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By Peter Galli  |  Posted 2004-04-19 Email Print this article Print
 
 
 
 
 
 
 


Some customers welcomed the possibility of SPLAs, saying that option opens the market further for providers to offer complete desktop management contracts to smaller organizations than is otherwise practical. "Our partners and clients could take advantage of this to cut their own costs, thereby indirectly reducing our costs," said Chuck Kramer, chief technology officer for Social & Scientific Systems Inc., in Silver Spring, Md.

Sources said another change under discussion involves the creation of a universal Client Access License, known as a "Super CAL," which would bundle rights to many more servers than are now found in the core CAL currently included in enterprise agreements. But Ballmer disputed talk of plans for a Super CAL. "There might be somebody talking about it, but still, in my opinion, I dont think it will happen. I dont know about it," Ballmer said.

Jack Beckman, an application programming manager for Service Centers Corp., in Southfield, Mich., said Microsoft should rethink its CAL strategy in the face of Linux. "Microsoft products that look very attractively priced on the server become cost-prohibitive for us when all the licenses are added in—and the management is a nightmare. A more universal Super CAL might be helpful if it makes management easier and pricing lower," Beckman said.

These possible licensing changes follow growing concern by some Microsoft customers who, in 2002, signed up for three-year Licensing 6.0 and Software Assurance plans, only to watch Microsoft push back some new products, including Longhorn and Yukon. As a result, their contracts with Microsoft might expire before those products ship.

Social & Scientifics Kramer is concerned about the delays in delivery of products like Yukon and Longhorn. "Much of our decision to go with Licensing 6.0 and Software Assurance was based on pure economics and Microsofts anticipated timeline," he said. "That has borne out to be an incorrect calculation on our part. We are not very pleased with the Software Assurance program. We dont feel it has been a good value for us overall."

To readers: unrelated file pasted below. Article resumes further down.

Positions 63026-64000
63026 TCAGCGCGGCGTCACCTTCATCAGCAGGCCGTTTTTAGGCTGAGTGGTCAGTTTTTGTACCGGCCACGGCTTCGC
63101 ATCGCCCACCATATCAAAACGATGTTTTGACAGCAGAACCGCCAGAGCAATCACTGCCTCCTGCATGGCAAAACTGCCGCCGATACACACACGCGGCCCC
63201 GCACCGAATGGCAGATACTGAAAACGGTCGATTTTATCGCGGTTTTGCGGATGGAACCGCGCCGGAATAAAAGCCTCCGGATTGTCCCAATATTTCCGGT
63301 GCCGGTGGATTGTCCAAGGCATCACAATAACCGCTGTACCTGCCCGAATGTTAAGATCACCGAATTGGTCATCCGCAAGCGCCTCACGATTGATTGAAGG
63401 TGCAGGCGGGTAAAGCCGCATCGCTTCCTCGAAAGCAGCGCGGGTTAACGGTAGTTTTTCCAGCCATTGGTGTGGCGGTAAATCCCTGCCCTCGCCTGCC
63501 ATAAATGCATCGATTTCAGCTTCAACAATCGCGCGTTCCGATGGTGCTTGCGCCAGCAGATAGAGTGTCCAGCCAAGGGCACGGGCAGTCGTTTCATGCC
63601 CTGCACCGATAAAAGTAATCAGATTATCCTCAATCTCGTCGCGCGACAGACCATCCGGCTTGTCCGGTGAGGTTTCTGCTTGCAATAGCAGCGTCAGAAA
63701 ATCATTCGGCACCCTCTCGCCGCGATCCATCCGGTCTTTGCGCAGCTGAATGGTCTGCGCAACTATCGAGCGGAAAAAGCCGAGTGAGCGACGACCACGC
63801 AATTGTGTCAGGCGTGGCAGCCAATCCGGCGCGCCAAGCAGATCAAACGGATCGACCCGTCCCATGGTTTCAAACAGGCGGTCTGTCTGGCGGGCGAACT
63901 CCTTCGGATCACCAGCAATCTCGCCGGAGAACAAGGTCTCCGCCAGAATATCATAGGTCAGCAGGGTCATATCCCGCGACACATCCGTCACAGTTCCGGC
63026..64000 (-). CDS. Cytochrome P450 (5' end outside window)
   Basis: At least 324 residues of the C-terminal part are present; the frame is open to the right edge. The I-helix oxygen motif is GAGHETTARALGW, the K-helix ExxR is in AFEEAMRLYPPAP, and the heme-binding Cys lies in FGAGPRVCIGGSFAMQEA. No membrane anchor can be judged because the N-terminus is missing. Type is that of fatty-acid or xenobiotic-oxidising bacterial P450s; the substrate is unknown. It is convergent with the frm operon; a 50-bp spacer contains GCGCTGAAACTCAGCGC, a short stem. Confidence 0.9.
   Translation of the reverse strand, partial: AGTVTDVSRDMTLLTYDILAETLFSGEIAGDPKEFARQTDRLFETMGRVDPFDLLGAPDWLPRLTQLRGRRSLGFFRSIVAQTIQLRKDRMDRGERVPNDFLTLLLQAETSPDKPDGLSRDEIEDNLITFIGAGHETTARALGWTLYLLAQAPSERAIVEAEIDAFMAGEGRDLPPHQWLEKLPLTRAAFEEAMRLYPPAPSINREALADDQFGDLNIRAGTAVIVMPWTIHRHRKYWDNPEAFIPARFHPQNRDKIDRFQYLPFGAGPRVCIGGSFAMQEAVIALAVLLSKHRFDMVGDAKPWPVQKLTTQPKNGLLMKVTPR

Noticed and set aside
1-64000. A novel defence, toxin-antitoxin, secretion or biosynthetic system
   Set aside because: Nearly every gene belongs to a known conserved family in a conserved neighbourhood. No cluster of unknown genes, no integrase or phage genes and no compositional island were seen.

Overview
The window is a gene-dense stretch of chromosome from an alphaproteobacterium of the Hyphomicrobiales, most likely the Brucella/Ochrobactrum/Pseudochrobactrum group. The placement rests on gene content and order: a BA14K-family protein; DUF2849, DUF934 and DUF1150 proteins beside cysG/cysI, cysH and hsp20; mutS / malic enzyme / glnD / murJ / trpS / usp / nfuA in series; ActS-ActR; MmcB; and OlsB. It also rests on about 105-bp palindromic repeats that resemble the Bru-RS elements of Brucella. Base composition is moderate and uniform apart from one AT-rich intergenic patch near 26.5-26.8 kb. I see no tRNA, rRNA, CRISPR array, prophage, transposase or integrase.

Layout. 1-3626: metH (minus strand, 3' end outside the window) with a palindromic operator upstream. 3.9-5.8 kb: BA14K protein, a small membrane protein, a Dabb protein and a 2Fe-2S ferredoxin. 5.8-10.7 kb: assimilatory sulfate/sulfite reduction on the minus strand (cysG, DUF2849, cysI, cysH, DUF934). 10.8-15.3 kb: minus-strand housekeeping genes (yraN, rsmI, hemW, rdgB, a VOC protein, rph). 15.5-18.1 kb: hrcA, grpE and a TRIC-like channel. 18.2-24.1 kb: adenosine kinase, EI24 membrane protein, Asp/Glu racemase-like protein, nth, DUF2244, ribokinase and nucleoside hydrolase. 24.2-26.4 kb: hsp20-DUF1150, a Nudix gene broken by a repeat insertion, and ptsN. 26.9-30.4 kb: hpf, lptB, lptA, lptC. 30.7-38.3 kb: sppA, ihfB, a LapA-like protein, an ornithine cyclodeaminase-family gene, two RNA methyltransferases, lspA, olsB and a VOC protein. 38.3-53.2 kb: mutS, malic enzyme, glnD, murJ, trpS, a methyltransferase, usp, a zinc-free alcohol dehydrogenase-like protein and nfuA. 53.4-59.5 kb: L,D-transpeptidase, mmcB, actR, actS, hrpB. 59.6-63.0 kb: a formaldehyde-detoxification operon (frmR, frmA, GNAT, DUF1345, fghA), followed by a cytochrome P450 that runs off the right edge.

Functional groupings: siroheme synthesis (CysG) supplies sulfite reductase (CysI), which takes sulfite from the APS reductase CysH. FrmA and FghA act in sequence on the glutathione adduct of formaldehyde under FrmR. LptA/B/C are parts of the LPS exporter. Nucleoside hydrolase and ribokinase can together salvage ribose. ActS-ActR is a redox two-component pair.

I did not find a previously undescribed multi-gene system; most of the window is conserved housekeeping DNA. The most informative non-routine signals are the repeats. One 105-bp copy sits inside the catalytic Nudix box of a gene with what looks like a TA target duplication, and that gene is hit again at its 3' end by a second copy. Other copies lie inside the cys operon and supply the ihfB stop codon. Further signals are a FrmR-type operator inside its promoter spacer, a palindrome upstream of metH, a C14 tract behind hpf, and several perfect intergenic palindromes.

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Peter Galli has been a financial/technology reporter for 12 years at leading publications in South Africa, the UK and the US. He has been Investment Editor of South Africa's Business Day Newspaper, the sister publication of the Financial Times of London.

He was also Group Financial Communications Manager for First National Bank, the second largest banking group in South Africa before moving on to become Executive News Editor of Business Report, the largest daily financial newspaper in South Africa, owned by the global Independent Newspapers group.

He was responsible for a national reporting team of 20 based in four bureaus. He also edited and contributed to its weekly technology page, and launched a financial and technology radio service supplying daily news bulletins to the national broadcaster, the South African Broadcasting Corporation, which were then distributed to some 50 radio stations across the country.

He was then transferred to San Francisco as Business Report's U.S. Correspondent to cover Silicon Valley, trade and finance between the US, Europe and emerging markets like South Africa. After serving that role for more than two years, he joined eWeek as a Senior Editor, covering software platforms in August 2000.

He has comprehensively covered Microsoft and its Windows and .Net platforms, as well as the many legal challenges it has faced. He has also focused on Sun Microsystems and its Solaris operating environment, Java and Unix offerings. He covers developments in the open source community, particularly around the Linux kernel and the effects it will have on the enterprise.

He has written extensively about new products for the Linux and Unix platforms, the development of open standards and critically looked at the potential Linux has to offer an alternative operating system and platform to Windows, .Net and Unix-based solutions like Solaris.

His interviews with senior industry executives include Microsoft CEO Steve Ballmer, Linus Torvalds, the original developer of the Linux operating system, Sun CEO Scot McNealy, and Bill Zeitler, a senior vice president at IBM.

For numerous examples of his writing you can search under his name at the eWEEK Website at www.eweek.com.

 
 
 
 
 
 
 

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